Babaji’s mission includes helping humanity to gradually realise God, and through the resulting Universal Vision of Love, a transformation of this world into a Divine paradise. Babaji’s mission continues to manifest itself through the work of all who turn to him as their source of inspiration, as well as through all who express pure love in thought, word or deed. Where there is love there is Babaji. By learning to communicate with Babaji anyone can bring about a transformation in their life and circle of influence, and resolve the myriad problems facing humanity in many domains. The great vehicles of Babaji’s mission are sadhana (the five fold path of Kriya Yoga described in chapter 12), self surrender and service. Without surrendering the ego consciousness, there is no room for the Universal Vision of Love to manifest itself. Selfless service, without attachment to the fruits or results of the action, help to free one from the illusion of being the door, wherein the ego foots cut off from the Divine. Those who aspire to serve Babaji and his Divine mission, can best do so by committing themselves to these three means of transformation. In Babaji’s Kriya Yoga, the benefits of it flow, in part, automatically to those who seek assistance from the Kriya Yoga practitioner. One becomes a transmission station, figuratively speaking, relaying the inspiration and Love from that Himalayan broadcasting station in Gauri Shankar Peetam, into every sphere of activity.
Babaji’s Ashram: Gauri Shankar Peetam
Babaji’s ashram near Badrinath in the Himalayas is known as Gauri Shankar Peetam. It has been described by V.T. Neelakantan (Ramaiah, May 1954, pg. 3-10). According to him, he was allowed to make an astral visit to it twice in the last half of October, 1953. Neelakantan suddenly found that he had left behind his physical body in Madras, India, and had taken on another body standing with Babaji in Gauri Shankar Peetam. His description of the ashram and its activities are given below.
The ashram is situated near the temple town of Badrinath in an area surrounded by sheer rock cliffs on all four sides with a row of caves at their base. The largest cave belongs to Babaji. In a corner opposite this cave are two waterfalls. The residents of the ashram, who numbered fourteen, at the time of his visit, use the largest waterfall for bathing and the smaller one for getting drinking water. The water from these waterfalls forms two streams which come together at the opposite end of the area and then escapes through a tunnel like opening. Even at night, though there is no visible light source, the whole area is well lit. A mysterious force keeps any one from approaching the ashram closer than a mile. As a result, no one can reach the ashram without Babaji’s permission.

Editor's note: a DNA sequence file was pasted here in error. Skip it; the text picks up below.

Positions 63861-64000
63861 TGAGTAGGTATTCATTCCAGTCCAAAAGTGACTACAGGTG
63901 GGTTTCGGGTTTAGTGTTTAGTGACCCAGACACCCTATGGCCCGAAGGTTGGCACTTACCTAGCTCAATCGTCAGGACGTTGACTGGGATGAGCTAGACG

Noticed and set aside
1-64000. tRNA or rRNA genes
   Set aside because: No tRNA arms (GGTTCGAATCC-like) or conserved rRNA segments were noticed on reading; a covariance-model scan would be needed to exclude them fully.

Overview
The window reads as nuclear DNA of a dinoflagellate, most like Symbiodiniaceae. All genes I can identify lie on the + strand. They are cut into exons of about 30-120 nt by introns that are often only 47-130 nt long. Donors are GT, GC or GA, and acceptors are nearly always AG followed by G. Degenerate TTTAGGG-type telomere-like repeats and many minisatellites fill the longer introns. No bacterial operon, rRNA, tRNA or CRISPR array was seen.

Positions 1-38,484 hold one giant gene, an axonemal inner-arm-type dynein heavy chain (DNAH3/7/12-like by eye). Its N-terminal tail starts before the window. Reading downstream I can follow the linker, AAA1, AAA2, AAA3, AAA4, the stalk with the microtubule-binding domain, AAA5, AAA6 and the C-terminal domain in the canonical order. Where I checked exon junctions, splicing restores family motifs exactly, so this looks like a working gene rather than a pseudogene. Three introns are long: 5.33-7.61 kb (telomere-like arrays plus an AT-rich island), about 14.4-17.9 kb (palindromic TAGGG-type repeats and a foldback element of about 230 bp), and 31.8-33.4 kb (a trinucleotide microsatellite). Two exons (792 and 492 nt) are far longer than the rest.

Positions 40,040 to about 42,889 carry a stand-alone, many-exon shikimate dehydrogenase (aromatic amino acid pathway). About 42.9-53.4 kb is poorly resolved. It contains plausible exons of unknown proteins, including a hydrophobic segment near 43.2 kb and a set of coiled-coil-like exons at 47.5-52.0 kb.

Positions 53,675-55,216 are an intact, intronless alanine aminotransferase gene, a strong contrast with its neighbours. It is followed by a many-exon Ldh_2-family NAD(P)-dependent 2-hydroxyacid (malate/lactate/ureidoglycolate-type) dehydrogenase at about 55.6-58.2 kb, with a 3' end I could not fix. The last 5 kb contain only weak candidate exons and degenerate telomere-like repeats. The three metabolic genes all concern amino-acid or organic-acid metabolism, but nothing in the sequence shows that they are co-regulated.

The residents were sitting in a circle, according to the account, in front of Babaji’s cave, eating a meal. Their clothing was white in color, with the exception of Babaji, whose dhoti (waistcloth) was in a light red color. During lunch, they spoke in Hindi and English with one another. Their faces were radiant and expressed great joy and happiness.
The residents included the sister (paternal cousin) of Babaji, “Mataji Nagalakshmi Deviyar” (also known as “Annai”). She was wearing a cotton sari, white in color, with a green border and a long red sash over it and around her neck. According to him, she is a strikingly beautiful woman, with fair skin, a thin frame and is taller than her brother. Her face is rather long with high cheek bones, and resembles that of Kashi, Paramahansa Yogananda’s disciple from the front, and that of Neelakantan’s own wife from the side.
Annai Nagalakshmi Deviyar is in charge of organizing the ashram and serves the residents in various capacities. She supervises the preparation of a daily, simple, vegetarian meal served at noon. The meal is supportive of the yogic lifestyle of the ashram. She takes special care of a largo “tulasi” plant which sits atop a “pootam”, or shrine, nearly four feet high. She daily worships “Tulasi Devi”, a great devotee of Lord Krishna. Tulasi Devi was granted a boon by the Lord to remain in His presence eternally as a sacred Tulasi plant in his celestial abode.
Annai’s favorite means of worship, is to worship the feet of her Lord, Babaji, in a ceremony known as “Pada Poosai”. “Pada” means “feet” and “poosai” means to worship with flowers. During this ceremony, she lovingly places the feet of Babaji on a silver plate, washes and anoints them with sesame oil, mung bean powder, milk and other fragrances or precious articles. She then adorns his feet with “vibhuti” (ash from the mantra yagna fire), “kumkuma” (a red powder from the vermilion flower), and a number of other flowers growing in the ashram.